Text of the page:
1. Let’s divide the total number of spot permits to something like 50% auction (expires yearly) and 50% grandfathered for traditional low-margin hustlers of hot dogs and pretzels (expire every 2 yrs and renewable). But the caveat is that I don’t think permits should be passed from generation to generation because that won’t spur innovation in the food truck industry. So renewals for the non-auction permits must be renewed in person once a year and a photo would be used to capture the individual who owns it.
2. The spot permits would have locations tied to the permit. Maybe it allows for multi-locations and things like that. The NYC government could even mix up high value spots with low value spots so that they could sell the low value spots too. For example, if the city could sell a spot on 5th ave and 17th for Mon/Wed/Fri along with a spot in Midtown for Tue/Thur. This would raise the value of the 5th and 17th spot because the truck would be able to be in a high traffic area two days a week.
2a. The reason to have spot permits is because cops can’t bug you. Right now there are food trucks trying to join in an alliance to hire a lobbyist to allow them to exceed the maximum parking time at a meter. I think that’s just toying with what’s good for drivers because they can tug at the heartstrings of food truck lovers. I find it a bit exploitative and kind of sick. Let’s change the overall picture instead of trying to be a snake.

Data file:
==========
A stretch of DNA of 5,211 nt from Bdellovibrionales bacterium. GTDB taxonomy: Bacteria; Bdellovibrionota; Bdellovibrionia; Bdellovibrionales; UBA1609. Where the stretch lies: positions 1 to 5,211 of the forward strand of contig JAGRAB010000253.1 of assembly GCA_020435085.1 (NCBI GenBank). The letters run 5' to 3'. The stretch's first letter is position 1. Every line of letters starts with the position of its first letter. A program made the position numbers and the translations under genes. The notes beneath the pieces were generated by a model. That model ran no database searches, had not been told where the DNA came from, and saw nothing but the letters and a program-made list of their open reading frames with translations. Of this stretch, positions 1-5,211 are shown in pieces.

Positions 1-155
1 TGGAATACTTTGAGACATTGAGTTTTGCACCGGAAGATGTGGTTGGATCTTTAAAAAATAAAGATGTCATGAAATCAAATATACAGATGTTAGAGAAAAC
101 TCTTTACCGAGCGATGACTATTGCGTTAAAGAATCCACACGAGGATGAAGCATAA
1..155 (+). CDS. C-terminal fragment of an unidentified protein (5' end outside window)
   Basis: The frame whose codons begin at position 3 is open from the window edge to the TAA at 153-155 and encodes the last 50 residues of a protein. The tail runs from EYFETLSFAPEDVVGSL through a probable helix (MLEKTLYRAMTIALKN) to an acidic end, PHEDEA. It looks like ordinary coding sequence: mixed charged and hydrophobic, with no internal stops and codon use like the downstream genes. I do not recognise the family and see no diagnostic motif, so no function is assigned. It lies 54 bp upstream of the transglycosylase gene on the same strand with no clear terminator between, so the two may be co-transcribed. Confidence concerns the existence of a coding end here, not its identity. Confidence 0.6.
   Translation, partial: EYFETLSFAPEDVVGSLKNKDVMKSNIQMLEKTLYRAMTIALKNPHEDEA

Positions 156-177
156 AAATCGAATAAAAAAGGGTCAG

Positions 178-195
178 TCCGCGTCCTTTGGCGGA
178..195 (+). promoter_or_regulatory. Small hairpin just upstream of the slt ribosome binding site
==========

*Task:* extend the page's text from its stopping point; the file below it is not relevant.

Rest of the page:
3. For the auction permits, let’s have a sealed bid auction. Prospective vendors would submit a bid. The city receives all the bid, and after tabulating the winning bid, lets every one know what the price for the winning bid for that round of spot permits.
4. The last thing to do is to beat the secondary market at its own game. Let’s say you won a bid for a spot-permit, but your truck sucks balls. No offense. And you wanna get out of the game. The city would be willing to buy back the remaining term of your permit at a slightly prorated price of the original auction price. This way the city still makes something to recoup administrative costs of re-auctioning the permit. And the original auction winner can walk away and join me in the 9-5 zombieland. This gets rid of that shady ass secondary market and the city maximizes its profits.
Wow that was long. I think NYC should do this because only the innovative survives. Only the best trucks that do the best business survive. It would also cut down on the hassle that food trucks get into with cops. And the stupid brick and mortars that complain about how trucks don’t have to pay rent can go online and see if they rather get a truck themselves next year because they’ll know what a winning bid is like.
Fuck Mike Bloomberg. Hire me for this shit. I could probably run this shit and code the auction website all at once. There would be so many cool economists willing to help out the city implement something innovative like this. The good press and increased revenues would pay for itself. And this essentially would show New Yorkers that price discrimination isn’t a bad thing and could one day even implement congestion pricing albeit without that fatass federal funding. Fuck!
Bill’s Bar and Burger22 9th Ave.New York, NY 10014212-414-3003